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I am beyond excited to finally be able to share a project that I have been bursting to talk about for the last two months…

I’ve teamed up with my dear friends (and co-founders of SWIISH) Sally Obermeder and Maha Koraim to create a special eight-week program that will help them – and their awesome community – get remarkably organised in 2019.

I have been a friend and fangirl of what Sal and Maha do over at SWIISH for a long time – I love their Supergreens Powder and you’ll find a few SWIISH pieces in my wardrobe.  The SWIISH team has also been a huge supporter of the whole Get Remarkably Organised philosophy, practising it at SWIISH HQ and even stocking the book on their online store for the last few months.

Over eight weeks, I’ll be guiding this gorgeous duo and their SWIISH family through a step-by-step process to get their shit together.  We’ll be tackling everything from decluttering, designing the life of your dreams, bedding in a kickass morning routine and overcoming procrastination.  We’ll even be hosting a live Q&A midway through the program, to share their wins on the way and answer your burning questions.

A clearer, more focused and infinitely happier life is just around the corner.

It all kicks off on 1st February 2019 and sign-ups are open right now.  You can find out all about it right here.

Oh, and a super special bonus to anyone who signs up before Monday 17th December – we’ll post you a Get Remarkably Organised book for absolutely free, and with it a gift token if you’re giving the program as a gift to a special someone in your life.  Merry Christmas indeed! 

Keeping the SWIISH fun going, here’s a short and sweet interview I did with the team earlier on this year that originally featured on SWIISH.com...


After reading Lorraine’s book for March Makeover, we wanted to chat to Lorraine to further pick her brain about getting seriously organised!

1. You write about the importance of to-do lists in both your books Remarkability and Get Remarkably Organised.  What are your top tips for creating a stellar to-do list that you’re actually inclined to follow?

Many people write their to do list as a bulleted list of everything they need to do in a particular day, which doesn’t take into consideration the fact that some tasks have priority over others, and that some will take a lot more time to complete.  

In the book, I share my to do list structure, which arranges the day in a cascading order of importance.  It enables us to get our biggest/most important tasks done first so that the momentum gained in the morning keeps us motivated all day long.  Swiish readers can get the free worksheet from my website here.

Tackling our three MITs (Most Important Tasks) is a surefire way of ensuring you get the most vital tasks done first every day – from there, the rest of the day is all gravy!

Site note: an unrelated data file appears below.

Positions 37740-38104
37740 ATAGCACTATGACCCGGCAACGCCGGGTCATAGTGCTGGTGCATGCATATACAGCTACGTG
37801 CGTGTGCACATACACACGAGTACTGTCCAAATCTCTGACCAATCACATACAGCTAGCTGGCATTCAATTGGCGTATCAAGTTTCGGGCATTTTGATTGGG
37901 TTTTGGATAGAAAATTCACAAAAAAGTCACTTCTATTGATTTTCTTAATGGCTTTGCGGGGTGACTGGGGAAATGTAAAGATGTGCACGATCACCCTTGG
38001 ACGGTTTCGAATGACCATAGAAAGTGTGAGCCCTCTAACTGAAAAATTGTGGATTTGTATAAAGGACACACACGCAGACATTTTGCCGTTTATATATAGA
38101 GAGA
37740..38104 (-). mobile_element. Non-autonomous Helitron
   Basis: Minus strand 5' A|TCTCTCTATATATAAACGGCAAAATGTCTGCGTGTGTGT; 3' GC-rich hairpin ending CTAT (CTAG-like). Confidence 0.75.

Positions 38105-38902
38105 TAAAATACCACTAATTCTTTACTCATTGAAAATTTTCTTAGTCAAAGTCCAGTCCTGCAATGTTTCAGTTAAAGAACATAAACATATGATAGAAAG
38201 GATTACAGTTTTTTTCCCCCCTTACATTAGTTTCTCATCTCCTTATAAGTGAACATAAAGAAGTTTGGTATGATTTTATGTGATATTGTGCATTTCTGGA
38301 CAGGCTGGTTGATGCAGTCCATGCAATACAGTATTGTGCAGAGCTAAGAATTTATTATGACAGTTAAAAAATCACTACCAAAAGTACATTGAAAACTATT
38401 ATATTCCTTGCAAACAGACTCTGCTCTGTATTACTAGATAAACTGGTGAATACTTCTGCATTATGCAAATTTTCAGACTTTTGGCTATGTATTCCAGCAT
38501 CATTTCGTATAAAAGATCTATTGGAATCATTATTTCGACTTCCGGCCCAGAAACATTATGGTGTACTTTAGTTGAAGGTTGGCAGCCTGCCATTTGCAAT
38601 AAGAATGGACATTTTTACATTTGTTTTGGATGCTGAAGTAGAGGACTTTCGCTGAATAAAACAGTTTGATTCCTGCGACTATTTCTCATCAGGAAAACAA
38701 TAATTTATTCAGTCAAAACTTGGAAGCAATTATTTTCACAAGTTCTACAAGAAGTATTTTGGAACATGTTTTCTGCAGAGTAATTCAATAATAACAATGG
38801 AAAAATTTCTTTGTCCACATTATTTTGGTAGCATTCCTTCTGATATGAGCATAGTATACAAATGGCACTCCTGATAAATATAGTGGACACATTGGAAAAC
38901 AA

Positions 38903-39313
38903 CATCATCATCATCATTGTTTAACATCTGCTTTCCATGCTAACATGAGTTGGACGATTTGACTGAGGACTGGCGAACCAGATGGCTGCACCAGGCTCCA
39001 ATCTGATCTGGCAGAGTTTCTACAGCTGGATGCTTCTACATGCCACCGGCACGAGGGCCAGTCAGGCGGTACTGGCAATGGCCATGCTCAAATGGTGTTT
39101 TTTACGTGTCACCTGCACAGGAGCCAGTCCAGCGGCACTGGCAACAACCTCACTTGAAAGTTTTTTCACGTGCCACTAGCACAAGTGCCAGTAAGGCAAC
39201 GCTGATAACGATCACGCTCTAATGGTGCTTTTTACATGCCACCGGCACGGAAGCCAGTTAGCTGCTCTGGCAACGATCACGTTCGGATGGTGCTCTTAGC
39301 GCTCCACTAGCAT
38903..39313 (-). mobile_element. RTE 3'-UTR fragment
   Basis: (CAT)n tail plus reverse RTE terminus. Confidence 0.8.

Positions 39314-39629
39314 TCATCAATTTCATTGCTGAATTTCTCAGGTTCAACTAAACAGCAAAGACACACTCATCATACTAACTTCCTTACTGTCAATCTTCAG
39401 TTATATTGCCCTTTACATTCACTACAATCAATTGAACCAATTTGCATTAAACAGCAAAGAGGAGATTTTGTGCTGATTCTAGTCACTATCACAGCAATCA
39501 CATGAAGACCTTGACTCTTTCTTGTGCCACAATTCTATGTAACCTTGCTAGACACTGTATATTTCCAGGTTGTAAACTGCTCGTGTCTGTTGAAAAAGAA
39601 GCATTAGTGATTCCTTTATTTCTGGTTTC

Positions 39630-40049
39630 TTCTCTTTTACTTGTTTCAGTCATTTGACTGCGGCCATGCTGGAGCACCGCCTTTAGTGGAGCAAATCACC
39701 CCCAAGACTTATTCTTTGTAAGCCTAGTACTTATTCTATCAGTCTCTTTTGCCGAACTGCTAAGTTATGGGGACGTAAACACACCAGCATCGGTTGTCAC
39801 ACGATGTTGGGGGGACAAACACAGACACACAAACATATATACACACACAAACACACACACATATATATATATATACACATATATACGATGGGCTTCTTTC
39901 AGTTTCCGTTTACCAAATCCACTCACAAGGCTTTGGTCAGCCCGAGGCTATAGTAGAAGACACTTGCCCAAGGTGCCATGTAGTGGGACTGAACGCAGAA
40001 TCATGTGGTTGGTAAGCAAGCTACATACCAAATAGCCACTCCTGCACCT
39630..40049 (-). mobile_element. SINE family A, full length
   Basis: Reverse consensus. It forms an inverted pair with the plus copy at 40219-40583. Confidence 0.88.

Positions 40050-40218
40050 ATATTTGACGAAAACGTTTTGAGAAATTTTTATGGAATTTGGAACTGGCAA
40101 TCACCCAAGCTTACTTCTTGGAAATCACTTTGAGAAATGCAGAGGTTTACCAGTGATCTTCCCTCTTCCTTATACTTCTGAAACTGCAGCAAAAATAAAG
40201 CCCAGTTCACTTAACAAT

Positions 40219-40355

2. How do you stay motivated and not give in to procrastination?

Tackling my MITs first every day helps me nix procrastination – but I have definitely learned that it took time to bake that habit into my brain.  I see it like a muscle – the more we practice it, the stronger it gets.

When I’ve got a really big, daunting task to get done, I like to break it down into chunks.  For example, when I’m starting a new book, first I’ll map out the chapters.  Then I’ll fill in bullet points for each chapter, then I’ll take one chapter at a time and write it.

I’m also a big fan of self-incentivising.  Like a labrador, I’m very food-motivated (ha!) so promising myself that when X task is done that I can have some chocolate or – if it’s a big thing – go out for dinner, spurs me on to get it done.

 

3. If you could only do one thing to make your life more organised, what would it be?

Plan in time to plan.

I’m a big believer in “planning halves doing”.  If we take the time to map out tasks and how we’ll approach them, the actual doing of the tasks takes half the time.  Something that helps me stay on top of everything is to take time every weekend to plan the week ahead.

There is a tonne of data to support the fact that when we plan out a task, it takes us significantly less time to complete it.  The most valuable time I spend all week is my thirty minutes to plan out the week ahead on a Sunday evening.  

In this time, I review the meetings and various commitments coming up, book in my exercise sessions, figure out our childcare for the week, make sure my husband and I have some time together, and make any plans I need to with friends.  

Taking this time to get a helicopter view on the week ahead means that I head into Monday morning with a clear focus on what’s coming up, and a confidence that each of the key areas of my life are getting some attention over the next seven days.

I find it very helpful to colour code different types of appointments in my diary – I’m visual, so it gives me an accurate picture of how much time I’m dedicating to different areas of my life in the seven days upcoming.  

So for example, all health/exercise is in turquoise, time with my husband is in pink (for romance – ha!), anything to do with our daughter is in red, and regular life maintenance like hair appointments are in gold.  I can tell at a glance if my week ahead isn’t balanced – be that as there’s not enough “health” time, “romance” time or (this has yet to happen) “business time”.